It’s the width of a grain of sand.
maybe a hair.
The place where I live.
It’s not my home -
neither borrowed nor rented.
Just a dilapidated roof built from the memories
that the grains of time have turned into
It’s not eternal, but short-lived.
This place where I seem
when I reminisce.
when I repose.
It’s here that the ashes of all that I’ve burnt
in my past,
even without winds of resurrection.
And in the alchemy of
an almost fluidic reminiscence,
they transmute into the diamonds
that not even hard pressed carbon can
A fragile melody,
maybe not even the original
but a ripped and remastered copy,
is enough -
To change the life of now
to the life
of a then
that I relieve differently each time.
These treacherous winds of recollection
rearrange slimy memories
into something I faintly remember desiring.
It’s not the thing,
but the feeling of desire
that stays with me.
Seeping in and pouring out when
I’m back into the present.
And I’m left
hunting for anything
that could feed this undead longing.
Everything that I’ve burned
with my own hands,
using the fire to forge myself -
had a soul.
It shrieks in echoes
devoid of the pain they once brought.
Rather full of the
sweet agony of respite
I doused them in.
Why is it
that in this narrow space,
made of nothing,
on a ground more real
than the reality I seem to live in,
and seek to sieve out and relive the joy,
without the pain?
I know where I stand,
the roof is almost caved in
and could fall to bury me
in an inescapable hold.
Yet I visit.
Each time the roof caves in a bit more
I linger in the longing
to stay a bit longer.
I’m searching for a stripped past
to dress up my present.
An exquisite embroidery
without a garment.
And I know,
if I stand here any longer,
my aurora will fade into darkness.
Image credits: David S's creation on memory
Goya (Urdu) means "as if", or "when". But a simple translation doesn't do justice to the true meaning of goya. The real sentiment behind Goya is: it is something beyond disbelief—a moment when the fantasy is so realistic that it becomes reality itself. Reality is long understood to be the construct of our minds, so goya is then just the reality we desire so desperately that we receive respite from just the fantasy of desire itself.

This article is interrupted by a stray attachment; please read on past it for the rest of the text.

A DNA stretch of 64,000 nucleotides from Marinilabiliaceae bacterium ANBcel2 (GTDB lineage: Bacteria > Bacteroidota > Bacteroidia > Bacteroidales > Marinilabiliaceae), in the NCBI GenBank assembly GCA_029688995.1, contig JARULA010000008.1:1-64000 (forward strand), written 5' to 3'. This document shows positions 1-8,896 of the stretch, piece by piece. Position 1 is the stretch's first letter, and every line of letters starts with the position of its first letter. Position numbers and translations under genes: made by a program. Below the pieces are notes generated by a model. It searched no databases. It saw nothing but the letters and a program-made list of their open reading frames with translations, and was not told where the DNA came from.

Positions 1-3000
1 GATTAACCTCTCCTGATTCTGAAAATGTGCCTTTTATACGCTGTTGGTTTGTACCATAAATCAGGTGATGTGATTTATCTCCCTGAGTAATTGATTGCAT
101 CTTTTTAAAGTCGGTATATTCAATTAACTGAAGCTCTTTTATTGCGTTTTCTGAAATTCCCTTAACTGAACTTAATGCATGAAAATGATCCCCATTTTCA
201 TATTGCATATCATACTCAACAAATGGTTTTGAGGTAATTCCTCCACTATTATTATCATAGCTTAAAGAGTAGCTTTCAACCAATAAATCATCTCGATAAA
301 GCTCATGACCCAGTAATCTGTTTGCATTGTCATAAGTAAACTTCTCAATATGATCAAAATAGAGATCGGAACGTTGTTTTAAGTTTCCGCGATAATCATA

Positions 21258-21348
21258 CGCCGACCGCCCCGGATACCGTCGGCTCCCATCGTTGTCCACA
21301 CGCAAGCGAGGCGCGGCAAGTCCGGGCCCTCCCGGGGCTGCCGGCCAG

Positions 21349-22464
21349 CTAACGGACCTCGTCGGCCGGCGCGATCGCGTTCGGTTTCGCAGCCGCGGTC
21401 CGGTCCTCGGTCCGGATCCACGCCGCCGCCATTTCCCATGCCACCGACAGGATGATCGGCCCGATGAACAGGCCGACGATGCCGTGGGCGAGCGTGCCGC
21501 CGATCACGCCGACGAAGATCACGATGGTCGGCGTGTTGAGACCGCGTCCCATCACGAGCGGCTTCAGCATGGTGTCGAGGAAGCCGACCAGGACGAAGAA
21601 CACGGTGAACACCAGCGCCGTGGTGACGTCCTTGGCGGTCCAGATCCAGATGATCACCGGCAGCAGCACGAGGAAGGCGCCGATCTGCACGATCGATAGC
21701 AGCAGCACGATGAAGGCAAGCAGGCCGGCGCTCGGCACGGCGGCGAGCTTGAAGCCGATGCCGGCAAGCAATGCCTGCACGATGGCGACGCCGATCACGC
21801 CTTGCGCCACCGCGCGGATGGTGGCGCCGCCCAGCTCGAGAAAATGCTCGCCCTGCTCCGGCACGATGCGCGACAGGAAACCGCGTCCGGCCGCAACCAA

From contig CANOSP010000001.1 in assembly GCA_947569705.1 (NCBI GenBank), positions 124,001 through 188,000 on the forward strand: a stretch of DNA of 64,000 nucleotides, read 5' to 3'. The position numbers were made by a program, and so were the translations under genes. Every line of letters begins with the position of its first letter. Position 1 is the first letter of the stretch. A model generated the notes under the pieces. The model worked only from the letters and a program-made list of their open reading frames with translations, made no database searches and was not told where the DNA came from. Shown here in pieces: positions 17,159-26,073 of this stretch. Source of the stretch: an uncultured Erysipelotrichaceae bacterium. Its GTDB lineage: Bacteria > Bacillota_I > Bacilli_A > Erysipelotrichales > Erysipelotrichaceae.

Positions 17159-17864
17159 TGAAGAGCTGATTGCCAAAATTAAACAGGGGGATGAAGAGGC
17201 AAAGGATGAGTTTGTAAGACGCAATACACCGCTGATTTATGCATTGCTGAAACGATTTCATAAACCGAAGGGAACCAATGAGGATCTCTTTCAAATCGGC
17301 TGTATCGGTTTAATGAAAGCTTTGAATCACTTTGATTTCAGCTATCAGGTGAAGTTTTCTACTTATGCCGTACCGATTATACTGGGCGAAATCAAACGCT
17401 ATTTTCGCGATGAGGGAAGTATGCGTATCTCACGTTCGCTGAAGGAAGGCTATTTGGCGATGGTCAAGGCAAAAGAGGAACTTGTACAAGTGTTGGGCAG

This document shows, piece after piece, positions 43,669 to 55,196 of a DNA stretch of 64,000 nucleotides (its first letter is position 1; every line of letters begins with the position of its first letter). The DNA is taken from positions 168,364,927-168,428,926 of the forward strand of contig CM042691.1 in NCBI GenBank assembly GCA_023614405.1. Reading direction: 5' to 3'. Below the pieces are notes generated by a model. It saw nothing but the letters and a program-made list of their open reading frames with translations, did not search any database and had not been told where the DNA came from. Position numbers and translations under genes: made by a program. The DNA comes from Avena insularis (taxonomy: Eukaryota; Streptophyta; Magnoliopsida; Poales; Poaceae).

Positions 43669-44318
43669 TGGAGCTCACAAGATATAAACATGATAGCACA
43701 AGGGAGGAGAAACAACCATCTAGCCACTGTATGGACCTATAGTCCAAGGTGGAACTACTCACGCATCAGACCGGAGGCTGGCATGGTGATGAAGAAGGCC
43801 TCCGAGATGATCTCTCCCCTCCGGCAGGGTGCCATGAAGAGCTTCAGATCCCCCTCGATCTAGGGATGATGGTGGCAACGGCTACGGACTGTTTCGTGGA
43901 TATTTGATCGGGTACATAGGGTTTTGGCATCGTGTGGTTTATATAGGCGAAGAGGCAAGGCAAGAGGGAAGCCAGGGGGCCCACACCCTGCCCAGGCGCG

This prose explores the moment of goya—when goya is born of memories of the past. In this state, nothing is real, not even the memories, which are bent out of shape by perspectives. But the feelings that have created a home in your mind (or heart) bend reality, such that you are left with one foot in each world, trying to reconcile the difference between your two feet.
Due to the very nostalgic, deep-rooted, and exceptionally personal nature of Goya, it often exists only in the space that love and death occupy—the only two known constructs (in my perspective) that can be both eternal and yet exceedingly fleeting at the same time.
However, here's one thing about the state of Goya: stay in it too long, and reality will bend in weird ways, more often than not leading to a kind of darkness that lies at the very end of a tunnel that closes in once you choose to traverse it. You know what I'm talking about. You've traversed this tunnel far too many times and for far too long to forget it. You may even be in the tunnel right now. The only question is, do you flow through the tunnel, or does it flow through you?
Here's a piece of prose—an interpretation of a moment of goya, if you will—that explores the very winding journey of the writer through the sands of their own memories. The writer stands on a bridge, leaning towards the flowing water in a moment of reminiscence. They don't know who's going to be the one flowing. This Sunday, here's to wishing that you do.
P.S.1: Sidenote: Goya is a famous Spanish painter (Francisco Goya), best known for The Black Paintings, a series of 14 paintings from the later years of his life that represent intense themes modelled on what he saw as the true nature of man. Saturn devouring his son, Two old men, and Two old ones eating soup are my favourites from this collection.
P.S.2: The most famous use of the word goya in Urdu couplets is by the famous poet, Momin Khan Momin:
"Tum mere paas hote ho goya,
Jab koi doosra nahi hota."
"You're beside me as if/when
No one else is."
While this couplet seems like a rather simple, albeit heart-touching, dialogue, its connotations run so deep that it is said Mirza Galib himself offered Momin his entire collection of poetry in exchange for this verse.